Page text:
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Man in the Mint

Onome Amawhe
Mr. Emmanuel Ehidiamhen Okoyomon, Chief Executive of the Nigerian Security Printing and Minting Company (NSPMC); also known as the mint, is in an understandably upbeat mood. He is basking in the genteel applause that has characterized the turning around of the Mint, the company responsible for the printing of the Nigeria ‘s currency, government certificates, receipts, postage stamps, University certificates, WASC certificates, amongst others.

Emmanuel Ehidiamhen Okoyomon, Chief Executive, Nigerian Security Printing and Minting Company.

As we meet for a chat, the Senior International Manufacturing Executive is full of energy and confidence, talking about how he has revived growth at the Mint:  “The opportunity to turn around the mint has been very exciting and challenging”, he tells Vanguard, “and we are very delighted that we’ve been able to make significant progress in doing that”.  After several years of consistently failing to meet the goals for which it was established, the government presided by President Olusegun Obasanjo commercialized the Mint.

The commercialization in 2005 brought about the infusion of a new private sector-driven management headed by Mr. Okoyomon.  Upon assumption of office, he met an excessive and under-utilized manpower, chaotic and decentralized procurement system, poor maintenance and manufacturing practices, inability to meet the CBN’s yearly order, and no investment plan to replace ageing machinery.

There was also the issue of late delivery of products to customers, a huge debt profile and a demoralized workforce. The N8.44 billion debt inherited by the new management was cleared within one year of assumption of duty at the mint. Other issues of infrastructure were adequately addressed. Staff productivity also soared with sales shooting up tremendously.

In the area of meeting
Nigeria ’s currency demand, the mint has achieved a tremendous output since 2005. In 2008, it printed about 2.6 billion banknotes for the CBN, a production volume never attained in its product supply in the preceding decade before the appointment of the Okoyomon led management. From 2005 till date, the mint has produced more than 5.6 billion banknotes for the CBN, and project managed the production of over 400 million ballot papers on behalf of the Independent National Electoral Commission.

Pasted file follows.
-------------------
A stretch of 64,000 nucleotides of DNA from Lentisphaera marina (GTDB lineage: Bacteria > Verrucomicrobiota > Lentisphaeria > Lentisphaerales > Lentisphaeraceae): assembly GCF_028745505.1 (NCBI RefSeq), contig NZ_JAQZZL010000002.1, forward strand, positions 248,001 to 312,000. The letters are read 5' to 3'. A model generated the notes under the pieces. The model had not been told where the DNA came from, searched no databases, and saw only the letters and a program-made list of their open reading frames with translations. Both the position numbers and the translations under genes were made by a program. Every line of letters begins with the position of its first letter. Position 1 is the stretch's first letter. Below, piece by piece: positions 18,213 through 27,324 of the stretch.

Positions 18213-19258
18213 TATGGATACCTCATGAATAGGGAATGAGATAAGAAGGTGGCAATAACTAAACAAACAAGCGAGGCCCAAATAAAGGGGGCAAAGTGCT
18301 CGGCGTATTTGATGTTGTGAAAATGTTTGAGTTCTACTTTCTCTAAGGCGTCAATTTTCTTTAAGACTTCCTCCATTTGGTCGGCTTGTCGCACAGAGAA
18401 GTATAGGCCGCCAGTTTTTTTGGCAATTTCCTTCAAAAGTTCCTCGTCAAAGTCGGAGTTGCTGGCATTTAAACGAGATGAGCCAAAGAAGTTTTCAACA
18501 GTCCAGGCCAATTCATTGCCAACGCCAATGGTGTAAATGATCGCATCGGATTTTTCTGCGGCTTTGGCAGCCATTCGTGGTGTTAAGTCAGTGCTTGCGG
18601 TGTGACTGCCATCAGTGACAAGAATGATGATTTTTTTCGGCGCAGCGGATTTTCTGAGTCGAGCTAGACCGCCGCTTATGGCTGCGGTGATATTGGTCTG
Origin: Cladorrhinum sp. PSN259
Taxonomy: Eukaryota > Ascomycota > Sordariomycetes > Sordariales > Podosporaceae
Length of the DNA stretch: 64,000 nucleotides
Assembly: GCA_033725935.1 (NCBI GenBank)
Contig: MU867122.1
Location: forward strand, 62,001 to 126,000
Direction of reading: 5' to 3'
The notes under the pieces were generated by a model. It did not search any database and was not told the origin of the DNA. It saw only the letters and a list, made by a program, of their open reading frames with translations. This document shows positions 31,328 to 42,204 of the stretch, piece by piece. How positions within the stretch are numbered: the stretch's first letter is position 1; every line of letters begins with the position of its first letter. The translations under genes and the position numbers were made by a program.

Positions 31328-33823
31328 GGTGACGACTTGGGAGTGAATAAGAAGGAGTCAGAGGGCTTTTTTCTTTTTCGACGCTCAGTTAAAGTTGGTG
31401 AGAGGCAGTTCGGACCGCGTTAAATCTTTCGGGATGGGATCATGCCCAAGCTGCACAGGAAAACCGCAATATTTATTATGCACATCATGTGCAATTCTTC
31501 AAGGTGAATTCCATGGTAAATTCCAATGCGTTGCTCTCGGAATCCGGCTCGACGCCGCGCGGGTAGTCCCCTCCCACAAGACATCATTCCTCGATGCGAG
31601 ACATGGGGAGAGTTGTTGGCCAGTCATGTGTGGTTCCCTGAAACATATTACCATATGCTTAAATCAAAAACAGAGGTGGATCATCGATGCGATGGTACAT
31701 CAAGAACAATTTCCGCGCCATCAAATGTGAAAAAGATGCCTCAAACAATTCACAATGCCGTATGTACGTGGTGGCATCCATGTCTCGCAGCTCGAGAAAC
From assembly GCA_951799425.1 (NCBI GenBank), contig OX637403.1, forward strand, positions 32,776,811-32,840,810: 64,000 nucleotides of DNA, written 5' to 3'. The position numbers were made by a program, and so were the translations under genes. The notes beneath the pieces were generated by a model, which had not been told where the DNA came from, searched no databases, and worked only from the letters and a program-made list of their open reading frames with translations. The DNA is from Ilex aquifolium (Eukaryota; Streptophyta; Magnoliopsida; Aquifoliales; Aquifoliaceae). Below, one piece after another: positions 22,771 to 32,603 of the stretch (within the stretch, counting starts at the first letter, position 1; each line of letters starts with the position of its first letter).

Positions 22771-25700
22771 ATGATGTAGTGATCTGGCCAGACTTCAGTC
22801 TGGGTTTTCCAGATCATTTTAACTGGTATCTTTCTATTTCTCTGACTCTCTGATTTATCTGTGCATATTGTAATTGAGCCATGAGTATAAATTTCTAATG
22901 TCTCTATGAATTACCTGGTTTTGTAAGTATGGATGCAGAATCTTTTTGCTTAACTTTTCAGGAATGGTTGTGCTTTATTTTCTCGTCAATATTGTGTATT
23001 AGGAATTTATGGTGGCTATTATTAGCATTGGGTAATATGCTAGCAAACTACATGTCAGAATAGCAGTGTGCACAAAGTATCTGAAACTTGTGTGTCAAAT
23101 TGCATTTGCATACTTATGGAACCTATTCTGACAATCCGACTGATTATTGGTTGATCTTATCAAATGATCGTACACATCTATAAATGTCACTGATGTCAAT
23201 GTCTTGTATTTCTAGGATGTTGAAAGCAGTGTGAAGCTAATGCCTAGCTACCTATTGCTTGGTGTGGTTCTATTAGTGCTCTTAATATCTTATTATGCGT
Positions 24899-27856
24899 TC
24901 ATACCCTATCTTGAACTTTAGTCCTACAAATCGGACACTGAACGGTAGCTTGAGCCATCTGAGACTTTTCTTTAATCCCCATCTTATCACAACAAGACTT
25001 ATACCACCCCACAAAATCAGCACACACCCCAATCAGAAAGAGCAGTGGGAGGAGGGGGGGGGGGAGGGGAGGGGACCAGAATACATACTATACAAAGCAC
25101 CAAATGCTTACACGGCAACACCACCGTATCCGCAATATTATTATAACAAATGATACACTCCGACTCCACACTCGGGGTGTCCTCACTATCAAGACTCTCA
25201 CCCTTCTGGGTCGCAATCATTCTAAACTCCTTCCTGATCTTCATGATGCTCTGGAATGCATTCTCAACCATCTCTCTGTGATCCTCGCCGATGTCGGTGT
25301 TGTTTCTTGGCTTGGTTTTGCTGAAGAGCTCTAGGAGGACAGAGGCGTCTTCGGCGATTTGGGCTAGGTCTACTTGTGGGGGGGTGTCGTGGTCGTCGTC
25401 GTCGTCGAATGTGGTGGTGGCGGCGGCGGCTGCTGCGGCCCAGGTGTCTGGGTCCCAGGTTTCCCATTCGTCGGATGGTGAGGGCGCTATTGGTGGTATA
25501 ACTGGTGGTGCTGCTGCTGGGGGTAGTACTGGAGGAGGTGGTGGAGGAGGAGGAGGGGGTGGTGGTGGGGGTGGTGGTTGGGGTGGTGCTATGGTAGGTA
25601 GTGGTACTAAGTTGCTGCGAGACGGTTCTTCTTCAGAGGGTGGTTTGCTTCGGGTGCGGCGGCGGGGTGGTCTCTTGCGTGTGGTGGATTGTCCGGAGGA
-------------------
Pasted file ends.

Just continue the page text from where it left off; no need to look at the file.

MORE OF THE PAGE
At the moment, the mint produces nearly three billion  banknotes in a year;  posting over three billion naira as annual profit after tax.: “I am glad that we have moved from where we were to where we are now but I think we need to consolidate internally and then maximize benefits for our shareholders and thereafter,  we’ll embark on an expansion drive so that we can meet the requirements of other people in terms of quantity, quality and pricing”.

Stepping up from where it is at the current time will be in the review of the mints’ internal processes with “a view to adding better value than what currently obtains.

We are positive that these changes in processes using genuine and continuous improvement techniques will generate additional value for the business”.

The mint’s other product offering include bank cheques,  drafts, postage stamps, postal orders, certificates, international passport, and visa stamps for foreigners coming into Nigeria. Others are the ECOWAS passport, examination papers, vehicle license, customs and immigration documents, tickets, vouchers and diplomatic papers. It also prints ballot papers for elections and has printed several ballot papers both for national and state elections: “Our products are all in high demands but at different levels.

“’And we then try to take care of our active customers as we don’t have the capacity to satisfy all customers. Though we wish we had the capacity to; but that will entail a lot of investments with very heavy financial requirements but sooner or later, I think we’ll be in a position to meet the demands of a number of customers than the ones we cater to at the moment”.

The coin currency is another product of the mint that has proved so unpopular. And now,  Nigerians are refusing to use them. This, Mr. Okoyomon attributes to the Nigerian culture, history and economic situation as well as the feel good factor amongst Nigerians: “Nigerians don’t like to carry coins because they think they are heavy and that the face value of the coin currency appear to be cheap.

Those who are a bit affluent also think that the coin is for poor people and that brings about a culture where everybody is ‘aspirational’: Everybody wants to spend the 1000 Naira notes and not the coin or other lower denominations so; they associate the usage of the coin currency to people who want to buy cheap things like confectionaries and most of whom are younger people. I believe that the CBN has a huge stock of these coins and it’s been trying to make people get used to the coin currency but that appears to be quite tough at the moment”.